Home Sports Germany Defeats Italy in Shootout Because the Rules Require a Winner

Germany Defeats Italy in Shootout Because the Rules Require a Winner

In Picture: Mesut Ozil (8) scored Germany’s only goal in regulation, but the team beat Italy on Jonas Hector’s ninth-round penalty kick.

Bordeaux (France), July 3, 2016: After 120 minutes of cautious, grindingly intense play followed by eight rounds of often farcical penalty kicks, a relatively unheralded defender for Germany, Jonas Hector, struck a fairly mediocre shot from 12 yards out that somehow slithered under Gianluigi Buffon, the star Italian goalkeeper, who essentially dived over the ball. Relieved, Hector jumped around with his teammates; gutted, Buffon collapsed on to his back.

It was that sort of night here at the Stade de Bordeaux, as Italy could never quite do enough and Germany, barely, continued its historical dominance in penalty shootouts, defeating the Italians by 6-5 on penalties after a 1-1 draw in the quarterfinals of the European Championships. The Germans, who are the defending World Cup champions, will not quibble over their ugly victory; they beat Italy in a major tournament for the first time in nine games, and on Thursday in Marseille, they will play either France or Iceland for a place in the final.

Between now and then, however, one imagines that Germany’s coach, Joachim Löw, will have a simulated shootout or two, if only so his players can rid themselves of any lingering feelings from Saturday’s affair, which will surely go down as one of the worst shootouts between two top teams.

Six players missed in a wide variety of ways during the first five rounds, including Thomas Müller’s weak side-footed attempt for Germany, Graziano Pelle’s yanked shot past the post for Italy, Mesut Ozil’s bank off the upright for Germany and, most bizarrely, Simone Zaza’s endless stutter-step run up that seemed to take hours before he blasted the ball miles over the net.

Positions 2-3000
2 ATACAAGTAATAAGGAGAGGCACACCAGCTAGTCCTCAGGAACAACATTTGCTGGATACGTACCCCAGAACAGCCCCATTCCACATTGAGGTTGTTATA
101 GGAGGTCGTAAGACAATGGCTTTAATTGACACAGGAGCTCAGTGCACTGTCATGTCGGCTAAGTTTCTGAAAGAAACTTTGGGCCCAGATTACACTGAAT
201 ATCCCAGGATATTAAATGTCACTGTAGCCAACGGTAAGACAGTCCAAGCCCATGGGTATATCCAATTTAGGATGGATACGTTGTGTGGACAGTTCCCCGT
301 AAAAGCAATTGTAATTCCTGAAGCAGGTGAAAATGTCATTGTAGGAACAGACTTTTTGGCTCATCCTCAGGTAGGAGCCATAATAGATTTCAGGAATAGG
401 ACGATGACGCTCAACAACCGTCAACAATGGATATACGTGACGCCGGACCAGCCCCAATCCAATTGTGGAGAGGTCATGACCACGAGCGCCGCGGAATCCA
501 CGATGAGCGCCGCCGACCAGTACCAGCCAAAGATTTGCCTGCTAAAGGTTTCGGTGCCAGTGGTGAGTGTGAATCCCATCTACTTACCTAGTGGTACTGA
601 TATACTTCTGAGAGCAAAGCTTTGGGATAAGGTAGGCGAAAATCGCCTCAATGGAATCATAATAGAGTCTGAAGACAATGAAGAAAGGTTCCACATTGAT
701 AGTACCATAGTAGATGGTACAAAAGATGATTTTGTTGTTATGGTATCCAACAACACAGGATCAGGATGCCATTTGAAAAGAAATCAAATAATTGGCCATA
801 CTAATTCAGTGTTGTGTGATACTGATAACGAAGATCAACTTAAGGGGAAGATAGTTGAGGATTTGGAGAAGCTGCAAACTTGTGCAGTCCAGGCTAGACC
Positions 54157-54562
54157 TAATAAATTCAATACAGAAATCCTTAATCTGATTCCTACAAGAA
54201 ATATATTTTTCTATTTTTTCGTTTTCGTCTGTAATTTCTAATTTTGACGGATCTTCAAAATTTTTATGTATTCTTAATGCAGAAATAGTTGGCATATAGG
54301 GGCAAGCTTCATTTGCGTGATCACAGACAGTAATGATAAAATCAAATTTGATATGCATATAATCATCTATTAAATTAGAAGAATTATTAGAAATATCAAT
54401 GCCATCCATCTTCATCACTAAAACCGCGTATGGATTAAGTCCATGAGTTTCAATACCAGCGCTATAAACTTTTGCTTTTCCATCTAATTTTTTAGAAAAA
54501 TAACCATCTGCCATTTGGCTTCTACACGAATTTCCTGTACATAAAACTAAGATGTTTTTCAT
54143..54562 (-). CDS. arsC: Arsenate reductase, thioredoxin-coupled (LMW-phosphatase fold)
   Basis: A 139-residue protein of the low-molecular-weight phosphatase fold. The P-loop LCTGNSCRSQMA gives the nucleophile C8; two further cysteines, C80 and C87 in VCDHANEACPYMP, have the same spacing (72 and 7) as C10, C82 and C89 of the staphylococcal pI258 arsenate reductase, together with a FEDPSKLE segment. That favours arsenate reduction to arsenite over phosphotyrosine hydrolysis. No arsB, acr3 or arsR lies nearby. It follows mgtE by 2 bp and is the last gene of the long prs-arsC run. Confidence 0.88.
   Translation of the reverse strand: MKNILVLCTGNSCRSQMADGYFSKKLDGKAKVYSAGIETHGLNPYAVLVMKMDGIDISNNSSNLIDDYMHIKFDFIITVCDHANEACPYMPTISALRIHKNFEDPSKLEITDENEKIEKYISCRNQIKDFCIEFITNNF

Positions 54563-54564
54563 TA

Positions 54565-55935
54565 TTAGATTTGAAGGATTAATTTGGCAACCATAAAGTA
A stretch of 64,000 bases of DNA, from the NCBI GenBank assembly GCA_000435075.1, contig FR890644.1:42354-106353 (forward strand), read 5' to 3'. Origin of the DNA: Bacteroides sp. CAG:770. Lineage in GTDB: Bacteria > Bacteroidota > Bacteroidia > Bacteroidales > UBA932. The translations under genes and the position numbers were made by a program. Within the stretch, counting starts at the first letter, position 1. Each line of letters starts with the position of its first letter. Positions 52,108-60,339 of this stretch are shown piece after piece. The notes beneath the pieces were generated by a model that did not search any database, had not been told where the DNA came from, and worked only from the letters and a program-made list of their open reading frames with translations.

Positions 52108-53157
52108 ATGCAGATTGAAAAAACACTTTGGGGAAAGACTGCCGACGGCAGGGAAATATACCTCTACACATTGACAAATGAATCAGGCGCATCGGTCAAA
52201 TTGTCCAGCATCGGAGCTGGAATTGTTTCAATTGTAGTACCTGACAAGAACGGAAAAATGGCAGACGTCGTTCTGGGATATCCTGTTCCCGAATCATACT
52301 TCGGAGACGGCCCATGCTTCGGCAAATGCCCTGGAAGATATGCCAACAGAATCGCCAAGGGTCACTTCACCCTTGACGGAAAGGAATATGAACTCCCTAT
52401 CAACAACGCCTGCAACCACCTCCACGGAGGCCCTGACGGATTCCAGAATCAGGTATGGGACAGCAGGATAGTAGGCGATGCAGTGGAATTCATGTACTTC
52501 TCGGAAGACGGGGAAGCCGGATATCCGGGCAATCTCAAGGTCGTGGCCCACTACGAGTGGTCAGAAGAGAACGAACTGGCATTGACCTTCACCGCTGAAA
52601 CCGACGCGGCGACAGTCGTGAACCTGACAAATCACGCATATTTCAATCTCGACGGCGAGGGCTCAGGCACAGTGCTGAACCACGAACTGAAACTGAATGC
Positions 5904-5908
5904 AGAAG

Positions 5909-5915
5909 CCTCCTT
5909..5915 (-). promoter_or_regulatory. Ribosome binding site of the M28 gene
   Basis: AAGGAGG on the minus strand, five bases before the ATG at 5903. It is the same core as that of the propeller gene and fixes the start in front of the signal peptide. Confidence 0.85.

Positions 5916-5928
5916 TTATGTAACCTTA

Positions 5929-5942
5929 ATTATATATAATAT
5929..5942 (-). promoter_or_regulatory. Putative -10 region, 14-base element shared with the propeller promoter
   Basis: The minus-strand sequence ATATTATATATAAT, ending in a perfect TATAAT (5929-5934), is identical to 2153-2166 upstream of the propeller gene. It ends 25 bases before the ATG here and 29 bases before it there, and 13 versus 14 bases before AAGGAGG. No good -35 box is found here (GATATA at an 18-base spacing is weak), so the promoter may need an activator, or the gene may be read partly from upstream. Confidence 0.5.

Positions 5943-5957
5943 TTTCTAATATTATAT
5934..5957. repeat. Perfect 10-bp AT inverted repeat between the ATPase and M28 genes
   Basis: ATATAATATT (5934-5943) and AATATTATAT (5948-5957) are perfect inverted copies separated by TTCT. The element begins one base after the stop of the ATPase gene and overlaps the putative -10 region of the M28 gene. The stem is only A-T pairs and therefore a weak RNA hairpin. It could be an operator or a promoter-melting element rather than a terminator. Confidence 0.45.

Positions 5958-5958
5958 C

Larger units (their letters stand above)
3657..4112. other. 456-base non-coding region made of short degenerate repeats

Germany had last missed a kick in a shootout in 1982 — five shootouts and 22 kicks ago — but, scruffy as this showing was, it was enough. Germany’s goalkeeper, Manuel Neuer, stopped Matteo Darmian’s shot in the ninth round, setting up Hector’s squeaker, which sealed it. Ultimately, it was Germany’s younger players, like Hector and Joshua Kimmich, who succeeded in the shootout while veterans, such as Müller and Ozil and the captain Bastian Schweinsteiger, failed.

“It was a war for my nerves,” Neuer said. “As a goalkeeper, it’s something special.”

Buffon, who made his first appearance for Italy in 1997, was understandably more morose.

“It was shocking what went on,” he said. “Managing to lose on the final penalty, having seen them miss three out of five? I don’t think that’s ever happened before. It’s inexplicable.”

As they processed their regret, Italy’s players tried to find positives, their happiness over making a tournament run that few expected tempered by the agony that comes with having let a chance for an upset slip away.

Antonio Conte, the Italian coach who will now step down and join Chelsea in the Premier League, had said his players would need to deliver something “extraordinary” against Germany. They very nearly did.

“The sadness in the dressing room was huge,” Conte said. “We really believed in this dream.”